03 Mar How to view masculinity (ies)
The exhibition at London’s Barbican Centre, Masculinities: Liberation through Photography, which opened this spring (2020), is a subject that touches all of us, whatever our gender identity.
UPDATE: The exhibition closed because of the pandemic, and reopens 13 July until 23 August.
We come into being when we are classified as male or female. The very act of classification is an “operation of power”, writes academic Jonathan D Katz, one of the three exhibition advisers.
The ideal of the dominant masculine figure, personified by the likes of the lone cowboy, the combat soldier and the financial wheeler and dealer, has for too long meant that society encourages men to be strong, assertive and aggressive. Hallelujah! Art is lifting the shroud.
I am not an academic. I am not a curator. (Alona Pardo is the curator of Masculinities: Liberation through Photography.) But here are 10 new ways to view masculinity in all its different nuances; ways that offer a more inclusive and a more compassionate vision – written by me, inspired by the exhibition: We are all one, whatever our gender – we all have
1. We are all one, whatever our gender – we all have the ability to feel and to have emotions… the vulnerability of the young American football players captured by Catherine Opie and the softness of the cowboys in Sam Conti’s works taken at Deep Springs College in California.
2. The relationship between masculinity and femininity does not have to be a one of tension, or an undoable “conceptual knot”, as Katz calls it. It can be one of balance. As my life coach in Seattle says, as humans, we all live in the same state of “fear, pain and confusion”.
3. Over the centuries, people have used the ideology of masculinity to concentrate power and to manipulate… Marianne Wex, in Let’s Take Back Our Space, catalogues how gender codes have written themselves into our bodies… men with legs akimbo and women with legs crossed. We were not born to do that.
4. “Make one wrong move and the whole illusion of masculinity falls apart,” said Katz, in conversation with artist Catherine Opie. Hypermasculinity is a veneer. Underneath, we are all fragile, and we all need loving empathy. The video of performing artist Bas Jan Ader crying uncontrollably in I’m Too Sad to Tell You is deeply touching. Four years after taking the video in 1971, the artist disappeared after setting off in a small sailing boat across the Atlantic. Just one of many human stories in this exhibition.
5. Women have a role to play in shaping the ideal of masculinity – through our expectations and our responses. A section of the exhibition is Women on Men, where several of the artists look to reverse the power dynamic of the active male and passive female. Laurie Anderson, for example, in her project Fully Automated Nikon took photos of men after they had catcalled her in the street, documenting in words beneath the photograph their responses when she asked to take their picture… “What the hell do you think you’re doing,” said one.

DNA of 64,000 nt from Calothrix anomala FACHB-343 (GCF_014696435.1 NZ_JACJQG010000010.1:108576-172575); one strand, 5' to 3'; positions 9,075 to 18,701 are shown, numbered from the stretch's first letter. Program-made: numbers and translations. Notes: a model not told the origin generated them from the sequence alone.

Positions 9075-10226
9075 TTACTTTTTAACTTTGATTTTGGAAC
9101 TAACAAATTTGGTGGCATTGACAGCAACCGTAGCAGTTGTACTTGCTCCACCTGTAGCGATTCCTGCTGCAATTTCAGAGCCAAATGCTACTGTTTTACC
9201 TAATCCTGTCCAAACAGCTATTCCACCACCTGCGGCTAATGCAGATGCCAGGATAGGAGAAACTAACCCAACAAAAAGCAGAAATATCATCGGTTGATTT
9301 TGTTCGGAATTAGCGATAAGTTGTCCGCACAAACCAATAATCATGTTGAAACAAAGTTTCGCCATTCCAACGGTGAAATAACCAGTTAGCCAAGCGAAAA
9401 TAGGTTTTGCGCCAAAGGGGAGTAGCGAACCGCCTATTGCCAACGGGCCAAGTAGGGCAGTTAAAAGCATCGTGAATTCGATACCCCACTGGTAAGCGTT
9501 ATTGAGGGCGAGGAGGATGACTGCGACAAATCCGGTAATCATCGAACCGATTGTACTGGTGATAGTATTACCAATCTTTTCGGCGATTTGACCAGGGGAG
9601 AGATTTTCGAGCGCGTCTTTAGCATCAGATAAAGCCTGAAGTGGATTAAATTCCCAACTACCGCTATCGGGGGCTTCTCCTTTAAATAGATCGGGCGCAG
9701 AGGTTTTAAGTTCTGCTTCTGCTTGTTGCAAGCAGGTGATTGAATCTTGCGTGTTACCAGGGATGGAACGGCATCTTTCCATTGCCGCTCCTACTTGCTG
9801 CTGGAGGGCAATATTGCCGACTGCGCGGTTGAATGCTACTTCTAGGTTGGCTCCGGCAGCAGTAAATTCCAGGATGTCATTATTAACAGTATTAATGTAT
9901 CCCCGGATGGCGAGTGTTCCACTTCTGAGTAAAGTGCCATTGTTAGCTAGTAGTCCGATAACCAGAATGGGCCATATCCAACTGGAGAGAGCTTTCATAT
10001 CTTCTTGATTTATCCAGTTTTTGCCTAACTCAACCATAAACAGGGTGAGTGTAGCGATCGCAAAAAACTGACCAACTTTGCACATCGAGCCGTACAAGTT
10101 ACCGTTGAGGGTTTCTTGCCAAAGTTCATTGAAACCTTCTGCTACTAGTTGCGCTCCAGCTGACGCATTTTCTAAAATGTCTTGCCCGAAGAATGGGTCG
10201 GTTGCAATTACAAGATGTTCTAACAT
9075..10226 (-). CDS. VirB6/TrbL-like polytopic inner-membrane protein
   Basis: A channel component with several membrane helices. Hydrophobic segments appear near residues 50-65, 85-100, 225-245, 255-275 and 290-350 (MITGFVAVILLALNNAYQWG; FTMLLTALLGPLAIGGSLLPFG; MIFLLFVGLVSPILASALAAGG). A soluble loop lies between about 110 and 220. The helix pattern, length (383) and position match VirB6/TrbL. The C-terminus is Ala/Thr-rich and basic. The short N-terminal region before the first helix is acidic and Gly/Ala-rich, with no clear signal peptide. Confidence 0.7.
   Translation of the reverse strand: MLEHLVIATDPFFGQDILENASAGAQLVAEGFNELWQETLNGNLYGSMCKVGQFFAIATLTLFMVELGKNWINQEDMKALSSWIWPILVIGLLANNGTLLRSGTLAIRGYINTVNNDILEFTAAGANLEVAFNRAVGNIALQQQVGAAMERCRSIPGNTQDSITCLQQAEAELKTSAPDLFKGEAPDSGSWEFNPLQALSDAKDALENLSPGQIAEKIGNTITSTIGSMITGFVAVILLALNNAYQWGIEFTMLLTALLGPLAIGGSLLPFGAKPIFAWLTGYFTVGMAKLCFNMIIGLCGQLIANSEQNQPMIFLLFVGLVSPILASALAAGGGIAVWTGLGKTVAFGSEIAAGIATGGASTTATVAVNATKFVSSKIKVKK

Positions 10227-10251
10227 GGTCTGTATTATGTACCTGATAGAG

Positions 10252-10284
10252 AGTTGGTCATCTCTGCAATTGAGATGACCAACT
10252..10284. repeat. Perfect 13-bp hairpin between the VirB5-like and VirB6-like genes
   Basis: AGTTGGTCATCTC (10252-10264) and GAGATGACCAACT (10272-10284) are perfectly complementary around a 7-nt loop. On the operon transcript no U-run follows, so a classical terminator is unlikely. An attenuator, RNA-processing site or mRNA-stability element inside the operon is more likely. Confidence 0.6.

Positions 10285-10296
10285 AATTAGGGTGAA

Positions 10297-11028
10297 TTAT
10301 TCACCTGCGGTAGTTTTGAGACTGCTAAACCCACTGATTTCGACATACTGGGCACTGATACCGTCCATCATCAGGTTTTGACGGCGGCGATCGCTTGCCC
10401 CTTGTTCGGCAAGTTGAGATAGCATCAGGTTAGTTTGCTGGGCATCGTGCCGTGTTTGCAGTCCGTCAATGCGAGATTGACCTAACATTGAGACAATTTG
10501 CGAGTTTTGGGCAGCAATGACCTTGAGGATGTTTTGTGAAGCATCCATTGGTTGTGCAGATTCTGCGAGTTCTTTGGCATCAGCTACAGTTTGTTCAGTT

6. There is no one masculinity … we are a weave of identities, including our sexual orientation and our gender identity, and that weave is forever evolving and transmuting. The exhibition captures a broad span of these weaves.
7. Being a man is a “performance always in the making”, as Ekow Eshun, one of the exhibition advisers, writes, observing the work of Samuel Fosso, who used left-over film in his studio in the Central African Republic – which he set up aged 13 – to take self-portraits adopting a series of personas.
8. As humans, we like to perform – it makes us feel seen, we can be who we want to be. The young men photographed in the 1960s by Karlheinz Weinberger in his makeshift studio in Zurich appear as amateur actors casting for a role, with their puppy-like eyes and oversized Elvis belt buckles.
9. The ideal of the strong man is just that – an ideal. This is reflected in the portraits of Taliban soldiers – their eyes made up with kohl and their looks softened by retouching – collected by Thomas Dworzak in Kandahar and in the vulnerability of the sleeping soldiers depicted by Israeli artist Adi Nes.
10. As humans, we can reshape our vision… that is what South African photographer Mikhael Subotzky did in I was Looking Back. He went through every image that he had ever taken, selecting those where “the process of looking, or being looked back at, was resonant” to forming a new narrative about white masculine power in his home country.
not me, us* – the masculinity (ies) topic
At the entrance to the exhibition, you pass by the bigger-than-life frieze of four panels of self-portraits by John Coplans, the British-born artist.
Coplans took the photos in 1994, nine years before he died. His muscles are no longer taut nor his skin smooth, but a beauty and a soft emotion are found in every cell.
In the end, we are all one – we are all people, living in our fear, pain and confusion, whatever our gender identity. We are born. We live. We die.
*With reference to the Bernie Sanders US Presidential campaign motto: ‘Not me. Us.’
Exhibition continues to arles & Berlin
‘Masculinities: Liberation through Photography’ is on at the Barbican until 17 May 2020. The exhibition will then tour to Les Rencontres de la Photographie, Arles from 29 June – 20 September 2020 and Gropius-Bau, Berlin from 16 October 2020 until 10 January 2021.
Featured image ©Tristan Fewings / Getty Images
I work as the UK advisor for Paris-based Galerie Esther Woerdehoff. All works by Karlheinz Weinberger at ‘Masculinities: Liberation through Photography’ come courtesy of Galerie Esther Woerdehoff.